The absence of differences between the two groups in reported health complaints at M12 may be a reflection of the lack of sufficient risk factors relating to developing RSI-like symptoms. Firstly, although the participants were well-motivated computer users, the mean time spent on computer related activities in the Intervention group was limited to 8.3 hours. This is lower than the exposure of professional workers who use computers on a daily basis [20] but is comparable to the average use in this age group of 7.7 hours (2002–2004) reported in a recent Dutch survey [12]. Secondly, it has been found that adverse psychological factors, including work-related stress, may add to the effect of repetitive movements of the arms and wrists in the etiology of upper limb complaints [21, 22]. Since our participants used the computer mainly for personal goals, this is another reason why the study group may have a lower risk of developing RSI-like complaints than those who are professionally active computer users. Thirdly, unfavourable ergonomic conditions, such as prolonged fixed body postures, which are common in working environments in the presence of time pressure, are also less likely to occur in a home situation. The question remains as to whether older users who engage more intensively in computer-related activities, or who continue such activities for a longer period of time, may develop upper limb complaints at a later stage.

There are some methodological limitations in this study. First, we did not choose to do a specific diagnostic workup to detect functional impairments of the upper limb in accordance with clinical standards. No comprehensive assessment protocol is available to reliably test functional impairments of the forearm in the near normal range. Furthermore, application of a functional assessment test was considered to be prone to measurement bias as it would be difficult to test participants unaware of the actual rationale behind such tests. The SFS scales to quantify upper limb pain was developed particularly to measure pain complaints in the hand and wrist regions but may be less sensitive to quantify complaints in the higher regions of the upper extremity, like shoulder and elbow. At the exit interview no participant in the intervention group expressed such complaints. Next, we chose to use selfreport measure of actual computer usage. Our estimate of computer usage was derived from earlier population surveys on computer usage in the workplace, for which no data on reliability are available. Self-report measures may be sensitive to recall bias or social desirability and therefore are sometimes considered less accurate than objective measures. Other more objective methods have been considered (e.g. logon time, keystroke logging), but were discarded because they were potentially restrictive to the user, had other intrinsic flaws (e.g. uncertainty about user identity) and application without prior notification would be unethical. However, it was made quite clear to all participants that they could use the computer at there own discretion and their own pace without risk of disapproval by the researchers in case their motivation was low, which may have reduced the chance of an overestimation of actual computer use by the participants. Finally, no systematic inventory was made of individual risk factors, such as ergonomics of the work place, subjective psychological distress, or underlying health disorders causing impairment of hand function.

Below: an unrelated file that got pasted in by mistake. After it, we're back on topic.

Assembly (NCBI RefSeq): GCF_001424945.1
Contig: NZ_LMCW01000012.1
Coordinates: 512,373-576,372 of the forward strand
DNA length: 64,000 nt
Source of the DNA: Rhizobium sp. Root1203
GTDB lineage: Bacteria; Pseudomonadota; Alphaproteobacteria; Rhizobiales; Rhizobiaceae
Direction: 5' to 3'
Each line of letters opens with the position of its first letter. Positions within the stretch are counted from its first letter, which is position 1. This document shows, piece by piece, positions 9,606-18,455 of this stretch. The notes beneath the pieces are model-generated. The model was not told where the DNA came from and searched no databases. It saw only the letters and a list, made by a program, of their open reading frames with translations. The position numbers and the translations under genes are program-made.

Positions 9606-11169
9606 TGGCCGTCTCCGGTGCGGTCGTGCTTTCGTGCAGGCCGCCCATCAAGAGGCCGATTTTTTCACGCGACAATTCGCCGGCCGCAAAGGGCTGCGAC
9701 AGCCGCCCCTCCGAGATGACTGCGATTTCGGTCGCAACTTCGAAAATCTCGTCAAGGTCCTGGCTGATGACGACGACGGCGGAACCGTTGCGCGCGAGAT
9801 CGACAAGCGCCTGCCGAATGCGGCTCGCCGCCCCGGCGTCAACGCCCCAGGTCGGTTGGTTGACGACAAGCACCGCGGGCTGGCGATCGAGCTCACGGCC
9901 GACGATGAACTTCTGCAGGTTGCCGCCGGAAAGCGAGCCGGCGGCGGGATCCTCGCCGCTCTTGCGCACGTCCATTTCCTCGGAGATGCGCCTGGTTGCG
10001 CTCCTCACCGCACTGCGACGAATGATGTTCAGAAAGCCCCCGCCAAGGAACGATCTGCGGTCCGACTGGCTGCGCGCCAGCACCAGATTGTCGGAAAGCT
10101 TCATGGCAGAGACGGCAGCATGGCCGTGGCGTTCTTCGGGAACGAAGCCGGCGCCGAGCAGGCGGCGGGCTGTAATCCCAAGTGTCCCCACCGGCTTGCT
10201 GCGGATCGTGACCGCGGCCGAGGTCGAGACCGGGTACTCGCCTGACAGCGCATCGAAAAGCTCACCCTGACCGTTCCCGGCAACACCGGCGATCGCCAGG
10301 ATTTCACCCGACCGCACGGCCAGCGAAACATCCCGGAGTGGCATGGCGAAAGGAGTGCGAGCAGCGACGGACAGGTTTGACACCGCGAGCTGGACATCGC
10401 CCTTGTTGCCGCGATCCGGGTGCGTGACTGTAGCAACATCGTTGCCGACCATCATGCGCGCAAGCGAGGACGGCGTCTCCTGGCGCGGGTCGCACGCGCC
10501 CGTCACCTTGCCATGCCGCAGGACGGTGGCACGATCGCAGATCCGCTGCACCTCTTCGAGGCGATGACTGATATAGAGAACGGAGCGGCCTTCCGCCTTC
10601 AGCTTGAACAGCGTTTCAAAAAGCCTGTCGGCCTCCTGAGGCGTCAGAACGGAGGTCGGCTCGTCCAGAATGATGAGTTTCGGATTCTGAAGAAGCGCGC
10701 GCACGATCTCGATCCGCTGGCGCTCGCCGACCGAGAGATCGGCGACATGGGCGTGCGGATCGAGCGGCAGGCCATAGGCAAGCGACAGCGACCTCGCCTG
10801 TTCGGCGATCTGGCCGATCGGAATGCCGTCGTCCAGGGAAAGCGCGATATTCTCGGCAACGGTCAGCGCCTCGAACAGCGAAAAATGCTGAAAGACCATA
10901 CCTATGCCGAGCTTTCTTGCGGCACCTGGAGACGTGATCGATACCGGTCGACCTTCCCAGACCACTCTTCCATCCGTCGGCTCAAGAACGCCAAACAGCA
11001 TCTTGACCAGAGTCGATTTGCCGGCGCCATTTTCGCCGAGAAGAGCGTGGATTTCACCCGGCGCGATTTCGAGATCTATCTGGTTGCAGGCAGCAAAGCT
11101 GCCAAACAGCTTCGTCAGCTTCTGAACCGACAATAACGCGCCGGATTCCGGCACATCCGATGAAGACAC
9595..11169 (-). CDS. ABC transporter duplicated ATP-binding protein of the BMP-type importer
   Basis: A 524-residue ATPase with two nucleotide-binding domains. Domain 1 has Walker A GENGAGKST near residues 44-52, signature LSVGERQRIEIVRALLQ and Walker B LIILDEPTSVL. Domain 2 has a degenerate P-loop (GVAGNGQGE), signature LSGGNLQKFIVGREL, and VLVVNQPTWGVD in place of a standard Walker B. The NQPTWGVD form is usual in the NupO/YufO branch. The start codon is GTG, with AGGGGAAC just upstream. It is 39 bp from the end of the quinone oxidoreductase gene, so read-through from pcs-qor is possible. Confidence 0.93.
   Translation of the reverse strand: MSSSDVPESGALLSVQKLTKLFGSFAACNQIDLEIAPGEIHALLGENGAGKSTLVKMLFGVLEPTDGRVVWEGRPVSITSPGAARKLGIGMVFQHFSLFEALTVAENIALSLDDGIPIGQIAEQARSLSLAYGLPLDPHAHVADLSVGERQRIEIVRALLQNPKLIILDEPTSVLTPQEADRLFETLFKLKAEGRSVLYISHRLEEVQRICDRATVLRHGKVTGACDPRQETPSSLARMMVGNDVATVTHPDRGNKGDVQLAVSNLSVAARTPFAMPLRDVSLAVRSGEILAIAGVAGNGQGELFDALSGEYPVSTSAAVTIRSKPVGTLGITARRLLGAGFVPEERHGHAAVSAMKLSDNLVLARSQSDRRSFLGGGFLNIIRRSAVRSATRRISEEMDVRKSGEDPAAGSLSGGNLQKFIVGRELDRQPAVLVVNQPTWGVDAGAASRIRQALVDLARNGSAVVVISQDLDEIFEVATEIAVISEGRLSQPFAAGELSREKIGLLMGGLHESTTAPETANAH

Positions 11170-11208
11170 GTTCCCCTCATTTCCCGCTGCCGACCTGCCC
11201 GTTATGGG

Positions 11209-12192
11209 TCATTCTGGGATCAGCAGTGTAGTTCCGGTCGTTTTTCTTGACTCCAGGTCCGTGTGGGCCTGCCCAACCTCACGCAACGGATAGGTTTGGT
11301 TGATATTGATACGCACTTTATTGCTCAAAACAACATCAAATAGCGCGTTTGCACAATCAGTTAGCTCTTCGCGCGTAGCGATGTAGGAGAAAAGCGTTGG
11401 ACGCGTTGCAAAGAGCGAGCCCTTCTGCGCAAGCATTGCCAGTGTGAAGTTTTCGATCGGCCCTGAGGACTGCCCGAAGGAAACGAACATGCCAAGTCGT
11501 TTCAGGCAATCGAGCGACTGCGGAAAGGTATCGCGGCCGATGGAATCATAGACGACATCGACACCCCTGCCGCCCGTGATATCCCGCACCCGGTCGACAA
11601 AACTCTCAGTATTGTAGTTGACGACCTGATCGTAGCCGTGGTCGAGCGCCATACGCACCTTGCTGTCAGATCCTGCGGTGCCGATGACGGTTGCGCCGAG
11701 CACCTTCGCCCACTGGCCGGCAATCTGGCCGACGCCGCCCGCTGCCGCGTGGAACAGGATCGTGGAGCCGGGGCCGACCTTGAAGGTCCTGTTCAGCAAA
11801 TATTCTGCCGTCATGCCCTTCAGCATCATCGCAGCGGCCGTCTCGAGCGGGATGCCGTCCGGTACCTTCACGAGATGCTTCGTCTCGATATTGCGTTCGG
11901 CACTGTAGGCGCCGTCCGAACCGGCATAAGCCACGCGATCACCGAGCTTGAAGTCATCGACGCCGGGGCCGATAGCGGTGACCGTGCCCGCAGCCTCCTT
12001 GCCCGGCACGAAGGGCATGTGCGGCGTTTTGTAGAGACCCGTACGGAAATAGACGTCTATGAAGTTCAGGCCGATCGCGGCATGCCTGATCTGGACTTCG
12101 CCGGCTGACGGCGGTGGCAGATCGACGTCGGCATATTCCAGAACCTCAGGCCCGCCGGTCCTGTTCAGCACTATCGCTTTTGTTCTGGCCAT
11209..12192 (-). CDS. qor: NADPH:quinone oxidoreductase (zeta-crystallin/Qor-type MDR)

Conclusion

In summary, older users of a standard computer interface with no prior computer experience did not appear to be at greater risk of a poorer general health or of more symptoms or functional impairment of the upper extremity after a twelve-month episode of average, selfpaced use. Any reserve to computer use in older persons prompted by putative negative effects on the musculoskeletal system is therefore not supported by our empirical evidence. However, when risk factors are apparent (e.g. osteoarthritis), special precautions may still be necessary in individual cases to prevent symptoms at a later stage, e.g. by maintaining an ergonomic posture, or by avoiding prolonged computer usage.

Abbreviations

RSI: 

Repetitive Strain Injury

SF-36: 

Short Form 36 questionnaire

SFS: 

Symptom and Functional Status scale.

Declarations

Acknowledgements

This study was funded by grants from the Dutch Science Foundation (NWO 014-91-048) and Maastricht University. The choice to publish the current data was made by the contributing authors, independent of the funding organisation. The authors would like to thank university staff member Nico Rozendaal for his technical support to both the project staff and the participants in the study.

Authors’ Affiliations

(1)
European Graduate School of Neuroscience (Euron); Brain and Behaviour Institute, Maastricht University, Department of Psychiatry and Neuropsychology
(2)
Vodafone, Group R&D
(3)
Department of Rehabilitation, Maastricht University Hospital

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  23. Pre-publication history

    1. The pre-publication history for this paper can be accessed here:http://www.biomedcentral.com/1471-2318/7/21/prepub

Copyright

© van Boxtel et al; licensee BioMed Central Ltd. 2007

This article is published under license to BioMed Central Ltd. This is an Open Access article distributed under the terms of the Creative Commons Attribution License (http://creativecommons.org/licenses/by/2.0), which permits unrestricted use, distribution, and reproduction in any medium, provided the original work is properly cited.